Similarities Between Lambda Functions And Regular Functions

Lambda function is just a function after all. Though they have some differences that we saw above, they also have some similarities. In this section, we shall take a look at some of their similarities.

#1) Execution By The Compiler

In a nutshell, a lambda function and a regular function with a single return statement have the same bytecode generated by the compiler during execution.

As we mentioned above, a lambda function is just a function. We can verify this claim with the built-in type() function as seen below. To verify the similarities in bytecode, we can use the dis module as seen below.

#2) Arguments

As we saw above, a lambda function is just a function. Hence, it supports the same ways of argument passing as regular functions. Check example 2 that demonstrates arguments in lambda functions.

#3) Decorators

A decorator is a feature in Python that allows us to add new functionality to an object without tempering with its original structure. This feature is very common in practice, so there is no doubt that a lambda function will support such a feature. Though it supports decorators, it doesn’t use the @ syntax for decoration, but simply calls the lambda function.

NB: Though the lambda function is assigned to a variable(bad practice), it is not bound to that variable. Hence, it is identified by <lambda>

#4) Nesting

A lambda function can be nested because it is just a function. However, it is rare due to its limitations (single expressionno statements, etc).

Whenever a simple single expression is needed, a lambda function can be used rather than binding a variable with the def statement. But still, we recommend using the def statement for readability and debugging purposes.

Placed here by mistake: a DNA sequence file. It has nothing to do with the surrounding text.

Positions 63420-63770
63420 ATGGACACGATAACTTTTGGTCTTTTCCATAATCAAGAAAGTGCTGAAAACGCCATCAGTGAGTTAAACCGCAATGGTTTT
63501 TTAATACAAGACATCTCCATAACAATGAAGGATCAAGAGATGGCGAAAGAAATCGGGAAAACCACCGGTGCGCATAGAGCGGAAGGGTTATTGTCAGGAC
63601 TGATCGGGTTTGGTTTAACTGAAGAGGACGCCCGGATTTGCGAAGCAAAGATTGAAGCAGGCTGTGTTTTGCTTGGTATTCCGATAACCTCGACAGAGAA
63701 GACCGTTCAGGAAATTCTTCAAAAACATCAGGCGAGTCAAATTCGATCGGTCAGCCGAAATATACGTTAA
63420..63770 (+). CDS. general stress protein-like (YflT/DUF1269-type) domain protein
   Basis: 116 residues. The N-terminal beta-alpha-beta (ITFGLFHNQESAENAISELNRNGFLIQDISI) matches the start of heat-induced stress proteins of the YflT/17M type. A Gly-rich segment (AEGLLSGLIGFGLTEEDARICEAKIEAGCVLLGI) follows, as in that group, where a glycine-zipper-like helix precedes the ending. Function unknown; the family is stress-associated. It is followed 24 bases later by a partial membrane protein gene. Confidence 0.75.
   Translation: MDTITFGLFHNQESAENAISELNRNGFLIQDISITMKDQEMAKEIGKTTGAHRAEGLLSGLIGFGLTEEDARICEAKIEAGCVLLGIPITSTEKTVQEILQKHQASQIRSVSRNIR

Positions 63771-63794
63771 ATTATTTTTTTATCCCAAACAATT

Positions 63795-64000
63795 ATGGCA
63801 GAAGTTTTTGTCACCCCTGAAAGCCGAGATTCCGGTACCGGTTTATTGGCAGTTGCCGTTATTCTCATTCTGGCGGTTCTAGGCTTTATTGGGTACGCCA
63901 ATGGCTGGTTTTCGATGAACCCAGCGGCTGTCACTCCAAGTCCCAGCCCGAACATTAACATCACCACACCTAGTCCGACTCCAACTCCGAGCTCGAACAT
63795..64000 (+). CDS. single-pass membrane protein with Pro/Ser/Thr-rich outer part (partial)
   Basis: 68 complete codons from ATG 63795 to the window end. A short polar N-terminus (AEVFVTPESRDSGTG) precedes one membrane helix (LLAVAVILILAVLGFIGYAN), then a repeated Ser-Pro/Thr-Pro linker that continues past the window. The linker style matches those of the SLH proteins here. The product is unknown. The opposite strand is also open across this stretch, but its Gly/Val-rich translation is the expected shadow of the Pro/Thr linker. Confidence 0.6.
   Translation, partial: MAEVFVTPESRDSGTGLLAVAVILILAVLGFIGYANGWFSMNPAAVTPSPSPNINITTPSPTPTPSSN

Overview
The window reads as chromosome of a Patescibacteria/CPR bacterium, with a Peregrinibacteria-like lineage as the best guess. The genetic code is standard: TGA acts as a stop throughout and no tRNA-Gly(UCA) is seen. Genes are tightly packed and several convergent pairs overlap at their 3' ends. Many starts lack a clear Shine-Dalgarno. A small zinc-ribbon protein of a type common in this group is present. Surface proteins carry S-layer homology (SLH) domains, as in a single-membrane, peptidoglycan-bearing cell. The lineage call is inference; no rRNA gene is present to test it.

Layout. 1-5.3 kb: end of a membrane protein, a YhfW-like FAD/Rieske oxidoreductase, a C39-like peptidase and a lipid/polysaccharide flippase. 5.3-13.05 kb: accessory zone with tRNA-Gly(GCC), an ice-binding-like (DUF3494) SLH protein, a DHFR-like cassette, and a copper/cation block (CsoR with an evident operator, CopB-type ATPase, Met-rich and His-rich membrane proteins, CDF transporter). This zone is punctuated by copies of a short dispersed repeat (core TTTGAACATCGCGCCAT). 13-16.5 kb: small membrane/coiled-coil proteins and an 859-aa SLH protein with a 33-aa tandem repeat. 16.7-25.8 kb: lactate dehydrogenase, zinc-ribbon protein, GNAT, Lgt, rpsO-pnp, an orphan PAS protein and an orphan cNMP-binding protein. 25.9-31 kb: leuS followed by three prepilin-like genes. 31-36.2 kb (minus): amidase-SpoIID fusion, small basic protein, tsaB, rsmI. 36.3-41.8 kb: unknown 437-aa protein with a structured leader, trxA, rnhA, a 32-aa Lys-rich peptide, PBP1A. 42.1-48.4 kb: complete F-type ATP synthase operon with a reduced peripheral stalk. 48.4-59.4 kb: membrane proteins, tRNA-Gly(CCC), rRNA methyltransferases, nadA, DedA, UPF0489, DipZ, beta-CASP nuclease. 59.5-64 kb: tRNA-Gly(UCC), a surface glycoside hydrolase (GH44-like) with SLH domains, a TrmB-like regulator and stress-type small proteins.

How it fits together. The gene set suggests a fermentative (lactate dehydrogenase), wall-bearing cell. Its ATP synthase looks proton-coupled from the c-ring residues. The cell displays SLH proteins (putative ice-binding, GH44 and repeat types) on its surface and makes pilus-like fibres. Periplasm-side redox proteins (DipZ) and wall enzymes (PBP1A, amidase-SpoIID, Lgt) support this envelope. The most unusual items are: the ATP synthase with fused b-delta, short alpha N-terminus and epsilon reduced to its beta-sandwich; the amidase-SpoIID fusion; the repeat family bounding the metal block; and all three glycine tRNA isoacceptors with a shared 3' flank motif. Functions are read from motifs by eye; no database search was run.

When To Use Lambda Functions

As stated above, a lambda function is a function without a name. That being said, the most important reason for using lambda functions is when we only need that function once and it only requires a single expression.

Mostly these lambda functions are used in Higher-order built-in functions like map()filter()reduce()sorted()min(), etc as arguments or key attribute’s value.

Note that this doesn’t mean that we can’t use lambda functions in higher-order functions, what we are trying to point out is that listcomps and generator expressions are preferred in many cases.

When Not To Use Lambda Functions

Lambda functions have their limitations and best practices. In this section, we will elaborate on a few.

#1) When Binding Is Required

In the PEP8 Guide, it is recommended to use a def statement instead of assigning a lambda function to a variable. Lambda functions are meant to be used directly and not saved for later usage.

#2) When Type Annotations Are Required

We may be tempted to apply annotations like in normal functions. However, lambda functions do not support type annotations. If it is required, then we are better off defining our functions with the def statement.

As we can see above, a SyntaxError is raised if we try to use type annotations in a lambda function.

#3) When Statements Are Required

We already saw above that lambda functions don’t support statements. It is very common too, for example, to raise exceptions in a function whenever we identify a problem. Unfortunately, a lambda function can’t incorporate a raise statement.

Differentiation of Python Lambda